Leaving Zistersdorf we all felt a little wind bruised from yesterdays experience and approached the climb up onto the plateau above Zistersdorf with some trepidation.
Well I did at least.
We need fear not. Once onto the plateau, what wind existed was both gentle and from behind, pushing us along at a decent clip as we passed massive wind turbines and dropped down into the Moravia Valley at Dumkruk.
Turning right we headed south along the valley floor passing through quiet towns that seemed devoid of activity or even people for that matter. As Gareth.W commented the towns had that feeling of a hangover from the May Day Celebrations of the previous day.
The roads were ridiculously smooth and flat and the wind continued to push us along at a previously unimaginable average speed of 22-25 kph.
Stopping in Marchegg for our first and last coffee in Austria we got a real feel for the disparity in cost of living between the Czech Republic and Austria. In the former a round of coffees for the three of us and some cake would be less than £10 . Austria? Try close to £25.
At this point the rain also appeared.
Soon after Marchegg we also passed our first and last castle in Austria . The somewhat grand Castle Hof. Which for some reason, had in its grounds, a collection of Bactrian Camels. I had to do a double take to confirm I was seeing what I was seeing.
Leaving Austria we cycled over a narrow pedestrian bridge into Slovakia. We had been in Austria for less than 24 hours.
Hoping to have a photo in front of a sign signalling our arrival into Slovakia we were disappointed to find none and instead we were welcomed by the view of three Slovakian men doing callisthenics in a public park, in the rain, shirtless, in their underwear.
Camel’s in Austria, semi naked narcissists in Slovakia. You couldn’t script it.
The cycle path wasn’t quite as smooth as the roads we had been enjoying in Austria but we were soon at the confluence of the Moravia and Danube Rivers. What an impressive sight it was too. We were all surprised at the speed of the Danube river flow at this juncture and somewhat impressed by the sheer size and volume of it (the Danube).
From this point onwards the Danube would always be by our side as we made our way towards Budapest.
It was a short 10 km ride into Bratislava where we crossed over the Danube to enjoy lunchtime views of Bratislava Old Town and Castle. Then crossed back over to the northern side of the river and headed some 60km down stream to our accommodation for the night.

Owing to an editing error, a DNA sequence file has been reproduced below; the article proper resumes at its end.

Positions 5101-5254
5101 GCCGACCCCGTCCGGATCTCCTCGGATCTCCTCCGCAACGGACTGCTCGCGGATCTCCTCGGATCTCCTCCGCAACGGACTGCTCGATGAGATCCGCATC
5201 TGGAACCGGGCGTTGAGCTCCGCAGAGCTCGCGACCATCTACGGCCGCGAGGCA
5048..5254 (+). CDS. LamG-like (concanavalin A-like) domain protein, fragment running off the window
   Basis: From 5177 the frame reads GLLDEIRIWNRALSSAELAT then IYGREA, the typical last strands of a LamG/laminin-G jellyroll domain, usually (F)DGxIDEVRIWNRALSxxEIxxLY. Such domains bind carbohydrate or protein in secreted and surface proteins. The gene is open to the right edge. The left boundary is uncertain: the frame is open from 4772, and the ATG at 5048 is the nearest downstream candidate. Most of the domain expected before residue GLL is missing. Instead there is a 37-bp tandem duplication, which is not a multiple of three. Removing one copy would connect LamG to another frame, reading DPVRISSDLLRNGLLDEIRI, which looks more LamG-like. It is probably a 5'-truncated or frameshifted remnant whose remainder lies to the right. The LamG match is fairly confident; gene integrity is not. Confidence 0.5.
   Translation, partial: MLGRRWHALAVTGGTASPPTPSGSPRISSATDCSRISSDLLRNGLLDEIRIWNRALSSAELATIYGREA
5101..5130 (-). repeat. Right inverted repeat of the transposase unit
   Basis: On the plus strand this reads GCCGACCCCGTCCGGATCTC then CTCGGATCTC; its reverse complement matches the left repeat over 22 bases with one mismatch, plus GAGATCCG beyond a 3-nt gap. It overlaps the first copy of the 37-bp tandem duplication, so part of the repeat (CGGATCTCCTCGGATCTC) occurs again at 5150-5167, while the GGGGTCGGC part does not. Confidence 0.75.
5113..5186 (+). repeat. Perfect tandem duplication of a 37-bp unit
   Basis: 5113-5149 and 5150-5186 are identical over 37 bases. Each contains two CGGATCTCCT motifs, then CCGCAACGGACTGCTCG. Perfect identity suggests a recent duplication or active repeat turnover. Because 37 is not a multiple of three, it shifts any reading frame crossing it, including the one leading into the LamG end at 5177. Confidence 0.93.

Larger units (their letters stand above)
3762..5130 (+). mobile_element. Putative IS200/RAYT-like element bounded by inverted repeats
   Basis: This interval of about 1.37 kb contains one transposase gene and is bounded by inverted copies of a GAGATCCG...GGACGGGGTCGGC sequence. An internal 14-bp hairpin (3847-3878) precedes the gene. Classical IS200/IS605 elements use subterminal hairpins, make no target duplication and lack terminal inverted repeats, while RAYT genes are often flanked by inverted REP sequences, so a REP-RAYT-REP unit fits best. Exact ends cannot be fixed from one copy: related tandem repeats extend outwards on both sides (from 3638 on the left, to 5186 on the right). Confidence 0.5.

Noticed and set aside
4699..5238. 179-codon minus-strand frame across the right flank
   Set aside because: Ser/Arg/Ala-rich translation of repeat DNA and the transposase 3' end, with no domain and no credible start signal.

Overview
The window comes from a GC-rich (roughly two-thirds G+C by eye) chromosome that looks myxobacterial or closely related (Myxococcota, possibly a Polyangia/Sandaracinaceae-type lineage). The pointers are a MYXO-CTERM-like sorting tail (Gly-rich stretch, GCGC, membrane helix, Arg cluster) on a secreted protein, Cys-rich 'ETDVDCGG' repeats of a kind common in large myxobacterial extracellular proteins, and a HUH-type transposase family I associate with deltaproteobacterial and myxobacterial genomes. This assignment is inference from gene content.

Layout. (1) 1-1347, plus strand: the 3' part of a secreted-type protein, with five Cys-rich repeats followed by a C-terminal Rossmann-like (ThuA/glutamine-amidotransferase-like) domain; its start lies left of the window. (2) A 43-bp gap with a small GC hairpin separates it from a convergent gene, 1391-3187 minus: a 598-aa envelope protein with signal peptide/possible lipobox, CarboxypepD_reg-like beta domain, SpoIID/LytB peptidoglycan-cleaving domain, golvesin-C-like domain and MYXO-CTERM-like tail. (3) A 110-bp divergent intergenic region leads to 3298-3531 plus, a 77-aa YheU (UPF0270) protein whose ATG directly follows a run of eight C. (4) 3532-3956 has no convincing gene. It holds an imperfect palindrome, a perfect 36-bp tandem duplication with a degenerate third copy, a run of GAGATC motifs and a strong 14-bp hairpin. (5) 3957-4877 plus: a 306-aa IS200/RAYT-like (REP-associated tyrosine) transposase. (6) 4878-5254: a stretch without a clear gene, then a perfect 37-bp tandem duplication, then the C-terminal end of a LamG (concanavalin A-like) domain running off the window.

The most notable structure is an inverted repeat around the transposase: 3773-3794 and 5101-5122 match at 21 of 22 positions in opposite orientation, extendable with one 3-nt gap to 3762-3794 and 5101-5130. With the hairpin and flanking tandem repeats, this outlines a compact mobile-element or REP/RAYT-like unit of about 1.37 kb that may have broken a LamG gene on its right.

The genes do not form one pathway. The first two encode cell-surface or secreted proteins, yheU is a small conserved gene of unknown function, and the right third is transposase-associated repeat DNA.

By this stage the sun had appeared, the wind had strengthened (still from behind us) , the path was flat and the pace was subsequently a quick one with the km’s passing by rapidly.
The ride up to the windswept plateau we had battled across yesterday was done with trepidation. However it was a misplaced fear as the road was smooth, the wind gentle and from behind us, few cars, and we all proclaimed what a beautiful start to the day it was.
The vast open and exposed roads of the plateau above Zistersdorf. A lot more user friendly today.
No lack of Rapeseed fields throughout this ride.
For Gareth, a vegetarian, the menu choices had been minimal thus far. Mostly fried cheese. Yup you read that right. For some reason the only non meat option on most menus in the Czech Republic had been fried cheese. This sign thus had a certain poignancy to it.
Looking across the gentle flowing Moravia River towards Slovakia. We weren’t to cross the Danube for another 50 km.
Our first and last erected Maypole of the entire ride. For such a supposedly big festival we were all a little surprised at how few Maypoles we had actually seen. Erected or not.
The roads of Austria were a delight. Flat, smooth and very quiet as we headed towards Slovakia.
Castle Hof. An impressive display of wealth. Complete with Mongolian Camels. Who would’ve thought.
Three men doing exercises in their underwear in a public park in the rain in Slovakia. Our first sight as we crossed over a narrow bridge from Austria.
The confluence of the Moravia and Danube rivers. An impressive junction of fast flowing water.
A white granite memorial to all those who had perished here trying to flee the claws of communism.
Bratislava Castle and Old Town.
Tis asparagus season. So asparagus it shall be!
Danube riverside path is as you’d expect. Very very flat.
With wind pushing us along the kms passed by quickly
The width of the Danube was impressive. We were also surprised at the lack of commercial vessels we saw. The total being only a solitary German flagged barge transporting a collection of newly manufactured cars upstream.
Next to zero recreational use of the Danube was a surprise too. This lone kite surfer the exception.
Wide river and a flat 60km cycle ride downstream and downwind did become a little dull at times. The lack of any food or drinks concessions riverside was interesting only because now some 1-2 hours after lunch we were all hoping for a mid afternoon coffee or ice cream.
Nada. Zippo. Zilch.
The solitary commercial vessel passing two chaps on bikes bantering about baroque architecture.
The mighty Gabcikovo Lock / Waterworks. An impressive display of big engineering. Here the Danube drops about 60ft and that drop is sufficient to also drive electric producing turbines.
Reward for a long day of cycling. By some distance our longest day in terms of km covered. However with the help of the terrain and the wind not our longest day in the saddle In terms of hours.
On that note and because I love a statistic ..
16% cycled further than yesterday in 7% less time .. 15.75 kph average speed yesterday v 20.5 kph today …4.75 kph quicker today per hour which over a 6 hour period equates to 28.5 km cycled further or if you were to extrapolate it over 12 hours equates to 57 km further or 114 km further over a full 24 hour period.
Small increments make a difference.
Take a million dollars in cash now or a penny doubled every day for a month.